“Our ‘S’ series loaders, which are built and equipped specifically for agricultural applications, have always been at the top of their game and as the output of self-propelled forage harvesters continues to increase, we’ve responded with these new machines so that big farm and contracting operators can keep pace,” says John.

To enhance the performance of the 419S and 435S, JCB has launched new hydraulic-folding forks for handling grass and maize silage, which were seen for the first time at this year’s LAMMA.

The new heavy-duty Folding Grass Fork comes in two sizes with increased load volume capacity at 5.50m3 for the JCB 419S and 6.70m3 for the ultimate clamp-filling machine, the JCB 435S, says JCB.

“Both versions have been designed and engineered for optimum strength and weight, which together with the increased volume capacity, maximises the performance potential of the JCB loaders, resulting in increased productivity when filling forage crop storage clamps.”

The 3.62m wide, 5.50m3 Folding Grass Fork is designed for existing JCB 419S loaders or the latest Euro Stage V version featuring Dynamic power management, which provides a regular output of 144hp and 660Nm of torque, or maximum outputs of 195hp and 881Nm when outright performance is needed.

“The front-end implements produced by our JCB Attachments division are performance-matched to each machine in the extensive JCB materials handling range, from fixed and telescopic boom skid-steer loaders, through compact wheeled loaders and telescopic handlers, to the industry’s only purpose-built agricultural wheeled loading shovels,” adds John.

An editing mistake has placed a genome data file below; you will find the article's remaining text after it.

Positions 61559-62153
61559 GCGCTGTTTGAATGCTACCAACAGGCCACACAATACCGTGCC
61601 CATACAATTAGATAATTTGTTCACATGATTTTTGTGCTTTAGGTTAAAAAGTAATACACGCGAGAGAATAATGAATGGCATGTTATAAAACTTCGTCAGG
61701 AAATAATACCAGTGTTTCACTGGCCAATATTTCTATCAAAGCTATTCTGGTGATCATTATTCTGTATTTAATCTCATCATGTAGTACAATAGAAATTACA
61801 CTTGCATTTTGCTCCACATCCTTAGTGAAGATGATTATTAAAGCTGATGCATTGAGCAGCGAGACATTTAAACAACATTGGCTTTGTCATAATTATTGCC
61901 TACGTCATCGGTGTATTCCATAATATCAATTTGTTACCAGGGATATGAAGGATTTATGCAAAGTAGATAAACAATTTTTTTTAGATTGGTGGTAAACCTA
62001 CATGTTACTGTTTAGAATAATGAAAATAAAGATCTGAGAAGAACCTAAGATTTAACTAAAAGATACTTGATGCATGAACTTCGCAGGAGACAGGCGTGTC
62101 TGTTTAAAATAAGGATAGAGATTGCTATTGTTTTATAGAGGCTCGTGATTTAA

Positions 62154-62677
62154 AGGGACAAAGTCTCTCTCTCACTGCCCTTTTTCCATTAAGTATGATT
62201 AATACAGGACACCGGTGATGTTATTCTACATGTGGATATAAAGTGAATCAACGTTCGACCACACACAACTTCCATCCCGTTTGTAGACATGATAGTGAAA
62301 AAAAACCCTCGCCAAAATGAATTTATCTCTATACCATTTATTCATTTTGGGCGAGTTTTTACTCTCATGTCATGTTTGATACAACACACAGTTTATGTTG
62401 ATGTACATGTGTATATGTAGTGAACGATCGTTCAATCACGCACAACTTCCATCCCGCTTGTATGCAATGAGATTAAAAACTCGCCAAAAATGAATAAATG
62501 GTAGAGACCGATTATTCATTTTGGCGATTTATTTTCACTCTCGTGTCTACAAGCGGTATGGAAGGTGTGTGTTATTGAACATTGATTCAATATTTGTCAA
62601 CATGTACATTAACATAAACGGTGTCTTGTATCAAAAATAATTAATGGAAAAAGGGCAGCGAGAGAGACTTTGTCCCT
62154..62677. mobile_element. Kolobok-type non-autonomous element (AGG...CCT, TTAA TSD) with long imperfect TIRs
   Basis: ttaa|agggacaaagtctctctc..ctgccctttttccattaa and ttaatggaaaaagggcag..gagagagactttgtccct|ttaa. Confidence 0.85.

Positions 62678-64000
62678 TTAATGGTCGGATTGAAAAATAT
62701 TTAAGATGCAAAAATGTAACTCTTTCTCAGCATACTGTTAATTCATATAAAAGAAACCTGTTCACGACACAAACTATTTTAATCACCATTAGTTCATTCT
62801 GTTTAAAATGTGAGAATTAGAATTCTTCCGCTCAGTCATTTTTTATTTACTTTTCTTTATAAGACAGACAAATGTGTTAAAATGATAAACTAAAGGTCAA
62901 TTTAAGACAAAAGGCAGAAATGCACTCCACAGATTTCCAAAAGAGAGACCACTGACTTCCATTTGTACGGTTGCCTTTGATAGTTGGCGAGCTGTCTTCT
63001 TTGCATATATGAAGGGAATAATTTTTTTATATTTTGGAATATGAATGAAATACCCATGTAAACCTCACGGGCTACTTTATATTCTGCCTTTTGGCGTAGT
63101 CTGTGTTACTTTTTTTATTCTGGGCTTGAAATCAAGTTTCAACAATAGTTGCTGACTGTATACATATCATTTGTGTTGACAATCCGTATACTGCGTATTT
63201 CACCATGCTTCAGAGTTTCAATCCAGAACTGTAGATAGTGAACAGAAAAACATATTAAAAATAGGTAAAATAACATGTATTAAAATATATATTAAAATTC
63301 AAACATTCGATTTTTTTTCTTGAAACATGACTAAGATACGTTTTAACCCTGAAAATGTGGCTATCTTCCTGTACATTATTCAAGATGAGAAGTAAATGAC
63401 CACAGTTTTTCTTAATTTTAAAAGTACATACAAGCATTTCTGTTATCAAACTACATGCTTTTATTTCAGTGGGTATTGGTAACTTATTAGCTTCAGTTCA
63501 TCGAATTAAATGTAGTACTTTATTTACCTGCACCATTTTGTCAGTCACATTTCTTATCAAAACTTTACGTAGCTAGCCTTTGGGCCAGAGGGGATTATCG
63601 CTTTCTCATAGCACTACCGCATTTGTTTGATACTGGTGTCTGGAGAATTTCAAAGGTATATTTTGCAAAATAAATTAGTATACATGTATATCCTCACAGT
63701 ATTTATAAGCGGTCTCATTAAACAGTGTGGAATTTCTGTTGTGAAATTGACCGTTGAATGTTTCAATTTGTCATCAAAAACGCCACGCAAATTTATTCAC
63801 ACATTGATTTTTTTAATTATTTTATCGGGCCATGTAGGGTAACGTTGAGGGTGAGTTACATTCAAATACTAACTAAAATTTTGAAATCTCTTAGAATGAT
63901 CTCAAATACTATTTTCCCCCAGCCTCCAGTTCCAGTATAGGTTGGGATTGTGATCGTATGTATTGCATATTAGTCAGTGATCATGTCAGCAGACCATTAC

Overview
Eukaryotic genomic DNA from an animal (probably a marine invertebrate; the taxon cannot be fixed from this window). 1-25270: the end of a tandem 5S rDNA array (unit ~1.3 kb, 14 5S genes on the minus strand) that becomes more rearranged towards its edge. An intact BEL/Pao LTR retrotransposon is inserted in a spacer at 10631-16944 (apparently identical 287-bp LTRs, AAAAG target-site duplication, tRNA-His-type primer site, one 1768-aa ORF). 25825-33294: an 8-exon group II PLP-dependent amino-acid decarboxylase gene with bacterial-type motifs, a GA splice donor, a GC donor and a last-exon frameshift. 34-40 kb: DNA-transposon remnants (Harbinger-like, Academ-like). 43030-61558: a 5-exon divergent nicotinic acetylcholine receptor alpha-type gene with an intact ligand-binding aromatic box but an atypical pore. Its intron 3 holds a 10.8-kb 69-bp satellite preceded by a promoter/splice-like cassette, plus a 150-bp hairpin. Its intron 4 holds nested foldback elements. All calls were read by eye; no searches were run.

Claas has expanded its Scorpion line of telescopic handlers with the addition of a new 9m model and a number of upgrades and new features to other machines in the range.

The new Scorpion 960 completes the large platform range of Scorpion telescopic handlers and joins the current Scorpion N 756 and 746 models.

Capable of lifting 6000kg at 600mm load centre – rising to 6500kg at 500mm load centre – the Scorpion 960 has a maximum lift height of 8.79m, according to Claas. “These maximum rated lift capacities are 1000kg (20%) greater compared to the previous generation Kramer-built Scorpion 9055,” explains Steffan Kurtz, Claas UK.

As with the 756, the new 960 is powered by a 4.1-litre Deutz engine, he adds. “Drive is through a three-speed 40km/h Varipower Plus transmission which, in addition to the main 45° wide-angle hydrostatic pump, incorporates a second 32° swivelling variable displacement pump to provide greater tractive and pulling power.”

The drive system also benefits from the Claas Smart Roading system which automatically adjusts the engine speed when accelerating and once maximum road speed is reached, adds Steffan. “As an option, the 960 is also available with Dynamic Power, whereby the engine speed is automatically regulated depending on joystick movement.

“The use of both these systems in tandem ensures that only optimum engine is used for the operation in hand, so saving fuel and noise.”

A 4WD lock-out is also available on both the new Scorpion 960 and the 756, which for road-work allows the 4WD to be switched off, therefore reducing tyre wear and saving fuel, he adds.